Inverter inv1 receives input Data and generates Data_b which is received as input by TG1. Here, labels for signal names and node names are interchangeably used. For example, Data_b refers to node Data_b or signal Data_b depending on the context of the sentence. TG1 is connected to inv2 which receives Data_bd (i.e., delayed version of Data_b) and generates Data_2 bd. TG1 is controllable by Clock_b (i.e., an inverse of Clock signal) and Clock_d (i.e., buffered version of Clock signal). Clock_b is received by inv4 which outputs Clock_d. Inverter inv5 receives Data_2 bd and generates Data_bd. TG2 receives Data_2 bd and provides it to the Slave Stage. TG2 is controllable by Clock_b and Clock_d signals such that when TG1 is turned ON, TG2 is turned OFF and visa versa. Inverter inv3 receives Clock and generates Clock_b signal. TG3 receives output from TG2 and provides it to N0. TG3 is controllable by SLPB (i.e., an inverse of SLP) and SLP (i.e., Sleep) signals. Inverter inv6 receives SLP and generates SLPB. Inverter inv7 is a tri-stable inverter which is controllable by Clock, Clock_b, SLP, and SLPB signals. Inverters inv8 and inv7 form the cross-coupled inverters. Output N1 of inv8 is coupled to inputs of inverters inv7 and inv9. Output of inverter inv7 is coupled to N0. “Out” is the output of the Slave Stage which is generated by inverter inv9.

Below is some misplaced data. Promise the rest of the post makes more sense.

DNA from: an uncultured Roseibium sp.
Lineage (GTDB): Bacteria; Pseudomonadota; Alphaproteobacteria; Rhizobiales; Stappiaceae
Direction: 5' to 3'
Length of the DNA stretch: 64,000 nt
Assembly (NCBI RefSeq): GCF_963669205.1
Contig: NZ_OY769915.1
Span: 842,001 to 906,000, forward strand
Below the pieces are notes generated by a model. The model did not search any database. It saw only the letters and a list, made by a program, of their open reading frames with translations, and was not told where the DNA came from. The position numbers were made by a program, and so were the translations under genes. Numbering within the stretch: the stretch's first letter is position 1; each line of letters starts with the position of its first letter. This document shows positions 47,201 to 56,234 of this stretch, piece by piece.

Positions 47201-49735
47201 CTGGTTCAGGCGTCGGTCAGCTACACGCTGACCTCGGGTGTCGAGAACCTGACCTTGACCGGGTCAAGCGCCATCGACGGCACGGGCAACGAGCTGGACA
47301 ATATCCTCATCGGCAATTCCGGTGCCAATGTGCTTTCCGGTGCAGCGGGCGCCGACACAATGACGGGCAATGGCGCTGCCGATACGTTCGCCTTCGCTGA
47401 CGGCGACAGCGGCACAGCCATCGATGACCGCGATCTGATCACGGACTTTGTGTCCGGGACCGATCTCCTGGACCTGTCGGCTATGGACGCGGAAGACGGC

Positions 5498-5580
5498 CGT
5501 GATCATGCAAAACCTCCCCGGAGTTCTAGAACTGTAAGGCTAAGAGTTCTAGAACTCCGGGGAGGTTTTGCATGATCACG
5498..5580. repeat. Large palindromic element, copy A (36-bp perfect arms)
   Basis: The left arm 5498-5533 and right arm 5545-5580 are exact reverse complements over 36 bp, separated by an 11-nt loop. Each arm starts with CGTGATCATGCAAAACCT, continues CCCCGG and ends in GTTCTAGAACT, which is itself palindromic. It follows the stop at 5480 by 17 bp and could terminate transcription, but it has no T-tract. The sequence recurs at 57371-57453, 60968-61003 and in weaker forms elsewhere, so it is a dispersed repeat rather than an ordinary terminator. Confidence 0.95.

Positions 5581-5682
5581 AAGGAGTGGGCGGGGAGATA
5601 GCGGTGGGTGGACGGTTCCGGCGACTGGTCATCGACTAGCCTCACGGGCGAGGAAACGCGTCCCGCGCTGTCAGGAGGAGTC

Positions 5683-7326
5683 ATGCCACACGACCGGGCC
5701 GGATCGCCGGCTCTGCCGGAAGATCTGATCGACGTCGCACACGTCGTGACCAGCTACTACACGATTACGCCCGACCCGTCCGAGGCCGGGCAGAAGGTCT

In this design, the Slave Stage of flip-flop 130 is powered by an “Always-ON” supply which is kept ON during sleep state by asserting the SLP signal. As a result, the state of flip-flop 130 is retained when the regular supply is power-gated. In this design, the use of Always-ON power supply increases cost and area because a separate power supply is routed to all the retention flip-flops in the design. In this design, leakage power consumption still exists even during the sleep state because of the transistors operating using Always-ON power supply. This design has higher CK-Q (clock to output) delay, due to series connected transmission gates between the Master and Slave Stages and higher area compared to standard retention-less flip-flop. Flip-flop 130 isolates the slave stage of the flip-flop during sleep mode (i.e., when signal Sleep (SLP) is logical high) and maintains the logic state on nodes N1 and N0 with an Always-ON power supply.